Max Silver, an 18-year-old at the University of Michigan who chose to sit out this semester at home in Los Altos, had been looking for a volunteer opportunity to stay busy. He checked out Vax Volunteers after he heard about it from his mom.
“I’d searched online sporadically but couldn’t find anything I wanted to do that was related to Covid-19,” Silver said. “The Vax Volunteers site is easy to maneuver, so I filled out some of the registration forms for local sites, and I’m waiting to hear back.”
That is exactly what Sharon Leslie of Los Altos had in mind when she launched vaxvolunteers.org, which connects individuals eager to volunteer at vaccine distribution sites with clinics across the country. She believes it to be the only centralized clearinghouse offering information on medical and nonmedical volunteer opportunities in all 50 states.
Her timing was perfect.
The website went live March 1, the day before President Joe Biden announced that the U.S. should have enough vaccines for every adult by the end of May. “To get everyone vaccinated by then, distribution clinics are going to need a lot of help,” she said, including “volunteers to greet and check in people, control traffic and do data entry. Responsibility for all that falls to us, as citizens.”
A licensed oncology physical therapist, Leslie, 47, currently is a master’s degree candidate in the field of global and humanitarian health at Johns Hopkins Bloomberg School of Public Health. She is a member of Congregation Beth Jacob in Redwood City, a past president of the Oshman Family JCC in Palo Alto and sits on the national board of American Jewish World Service.
She never set out to develop a website to encourage volunteerism at vaccine clinics. Education was on her mind.
“On Feb. 29, 2020, I started a WhatsApp group for my family so I could apprise them of what was coming, curate accurate information and root out disinformation about all things Covid-19,” Leslie said. Over time, the group expanded to about 150 people.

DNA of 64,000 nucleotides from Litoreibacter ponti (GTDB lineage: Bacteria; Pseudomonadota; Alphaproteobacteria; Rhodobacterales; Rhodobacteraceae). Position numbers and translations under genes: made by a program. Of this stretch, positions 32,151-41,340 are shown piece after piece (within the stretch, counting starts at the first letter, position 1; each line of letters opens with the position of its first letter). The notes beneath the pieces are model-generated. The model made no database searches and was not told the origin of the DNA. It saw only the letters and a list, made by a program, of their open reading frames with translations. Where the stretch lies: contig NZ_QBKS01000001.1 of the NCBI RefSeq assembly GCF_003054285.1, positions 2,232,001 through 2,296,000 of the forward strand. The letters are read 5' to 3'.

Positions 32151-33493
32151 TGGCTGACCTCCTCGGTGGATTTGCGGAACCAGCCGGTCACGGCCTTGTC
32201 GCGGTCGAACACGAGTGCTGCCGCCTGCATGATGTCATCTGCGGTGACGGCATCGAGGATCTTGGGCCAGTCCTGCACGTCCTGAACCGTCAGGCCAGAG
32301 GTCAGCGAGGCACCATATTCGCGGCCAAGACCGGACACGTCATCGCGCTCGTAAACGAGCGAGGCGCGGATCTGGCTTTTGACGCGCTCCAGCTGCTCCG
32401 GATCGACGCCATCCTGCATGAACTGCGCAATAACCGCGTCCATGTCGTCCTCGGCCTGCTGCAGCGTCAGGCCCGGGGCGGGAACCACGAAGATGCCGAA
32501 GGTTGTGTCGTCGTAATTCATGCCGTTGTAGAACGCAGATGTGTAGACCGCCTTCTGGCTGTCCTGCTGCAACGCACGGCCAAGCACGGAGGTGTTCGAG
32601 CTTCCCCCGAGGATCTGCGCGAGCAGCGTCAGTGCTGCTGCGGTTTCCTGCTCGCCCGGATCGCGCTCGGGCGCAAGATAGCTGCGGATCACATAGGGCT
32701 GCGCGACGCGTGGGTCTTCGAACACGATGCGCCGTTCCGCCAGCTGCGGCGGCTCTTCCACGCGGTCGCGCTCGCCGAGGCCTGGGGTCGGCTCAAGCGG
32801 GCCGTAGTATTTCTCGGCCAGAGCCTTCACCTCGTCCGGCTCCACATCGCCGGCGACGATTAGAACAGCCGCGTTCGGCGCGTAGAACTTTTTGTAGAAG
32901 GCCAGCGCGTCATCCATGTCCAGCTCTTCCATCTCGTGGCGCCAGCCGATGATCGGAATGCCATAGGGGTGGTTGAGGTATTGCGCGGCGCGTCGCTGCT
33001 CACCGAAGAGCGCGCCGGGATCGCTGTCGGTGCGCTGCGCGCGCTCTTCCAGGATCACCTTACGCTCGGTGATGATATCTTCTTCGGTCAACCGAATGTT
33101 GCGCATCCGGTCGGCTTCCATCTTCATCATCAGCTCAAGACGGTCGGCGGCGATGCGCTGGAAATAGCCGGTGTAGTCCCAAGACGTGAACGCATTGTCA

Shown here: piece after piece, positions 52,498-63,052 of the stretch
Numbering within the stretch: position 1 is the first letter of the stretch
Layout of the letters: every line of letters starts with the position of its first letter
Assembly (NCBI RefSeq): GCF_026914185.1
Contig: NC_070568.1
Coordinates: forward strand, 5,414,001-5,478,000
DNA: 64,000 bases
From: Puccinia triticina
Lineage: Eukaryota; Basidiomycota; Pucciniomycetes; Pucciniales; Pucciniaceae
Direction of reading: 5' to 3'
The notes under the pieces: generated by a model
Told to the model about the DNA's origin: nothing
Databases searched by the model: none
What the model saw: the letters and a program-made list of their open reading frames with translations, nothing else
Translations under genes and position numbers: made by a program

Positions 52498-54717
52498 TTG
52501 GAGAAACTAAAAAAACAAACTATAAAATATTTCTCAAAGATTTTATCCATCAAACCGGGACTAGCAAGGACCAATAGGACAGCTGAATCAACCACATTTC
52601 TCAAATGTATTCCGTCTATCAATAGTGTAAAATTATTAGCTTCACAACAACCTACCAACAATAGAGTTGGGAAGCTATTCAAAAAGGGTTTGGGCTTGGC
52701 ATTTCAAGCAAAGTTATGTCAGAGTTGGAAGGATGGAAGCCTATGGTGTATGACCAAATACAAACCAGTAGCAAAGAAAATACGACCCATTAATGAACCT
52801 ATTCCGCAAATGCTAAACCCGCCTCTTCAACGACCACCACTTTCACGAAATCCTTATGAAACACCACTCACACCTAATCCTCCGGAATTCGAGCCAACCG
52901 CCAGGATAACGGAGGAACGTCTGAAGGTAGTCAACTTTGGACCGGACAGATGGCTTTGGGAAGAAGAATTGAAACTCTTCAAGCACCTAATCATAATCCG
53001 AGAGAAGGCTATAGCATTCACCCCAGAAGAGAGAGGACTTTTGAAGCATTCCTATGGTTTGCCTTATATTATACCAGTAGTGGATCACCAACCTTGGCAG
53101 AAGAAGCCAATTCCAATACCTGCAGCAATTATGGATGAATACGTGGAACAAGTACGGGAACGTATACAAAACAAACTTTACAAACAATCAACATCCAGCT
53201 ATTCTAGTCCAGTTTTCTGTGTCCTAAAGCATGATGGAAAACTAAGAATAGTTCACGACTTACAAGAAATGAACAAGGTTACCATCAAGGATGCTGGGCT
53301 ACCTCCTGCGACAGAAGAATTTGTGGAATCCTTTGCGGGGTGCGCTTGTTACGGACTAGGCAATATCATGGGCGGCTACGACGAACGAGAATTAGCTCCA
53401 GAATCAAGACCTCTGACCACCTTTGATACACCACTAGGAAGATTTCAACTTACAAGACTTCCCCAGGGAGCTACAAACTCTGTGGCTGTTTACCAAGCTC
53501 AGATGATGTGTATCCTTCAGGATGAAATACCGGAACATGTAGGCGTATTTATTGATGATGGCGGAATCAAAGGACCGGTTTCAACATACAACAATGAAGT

“This year, I’ve gotten a lot of questions from the group about where to get tested and where to get vaccinated,” Leslie said. “Then people started asking how they could volunteer at distribution sites. I wanted to help, too, so I looked online, thinking it would be easy to find that information.”
It was not. “Just as it’s been the Wild West for finding vaccines in the Bay Area, it’s that way for finding volunteer opportunities as well, with a lot of different sites,” she said.
Around late January, she sat down one evening and made a spreadsheet of distribution sites throughout California, sharing it with her WhatsApp group and other friends. Then she expanded her online searches, looking for vaccine distribution clinics all over the country.
“Once I had that, I knew it was a great resource, because so many people are anxious to give back, to do something tangible to help,” Leslie said. With her daughter, she put up a simple website on Feb. 3 to help people find opportunities to volunteer. “After a friend in Kansas City volunteered to build a better site, we were able to lose the clunky beta version. We launched the new one on March 1, and I want it to have the biggest impact possible.”
To date, with no publicity or extensive outreach, the site has had over 1,000 hits, Leslie said. Some people have asked her to make recommendations or pair them up with specific distribution sites. “We’re not a concierge service and we can’t do that,” Leslie said. “We’re a small grassroots project, run by volunteers around the country.”
Dr. Ellen Brown, a semi-retired Bay Area hospice and palliative care physician currently based in Anchorage, Alaska, is one of them. She monitors the need for volunteers at distribution clinics in five states. A few weeks ago, in her position as a consultant for the Avenidas Senior Center in Palo Alto, Brown was asked by a woman in her 70s how she might arrange to volunteer at a distribution site now that she had received both vaccines. Leslie and Brown are friends, so Brown knew to recommend Vax Volunteers.
“Sharon has done an incredible job to make volunteering an easier experience,” Brown said.
Leslie advises that anyone who sign ups on the site needs to practice patience. “This isn’t going to happen tomorrow or maybe even right away, but because I’ve signed up to volunteer in Santa Clara and San Mateo counties and also through Sutter Health, now I am in those databases,” she said. “They will contact me when they need me.”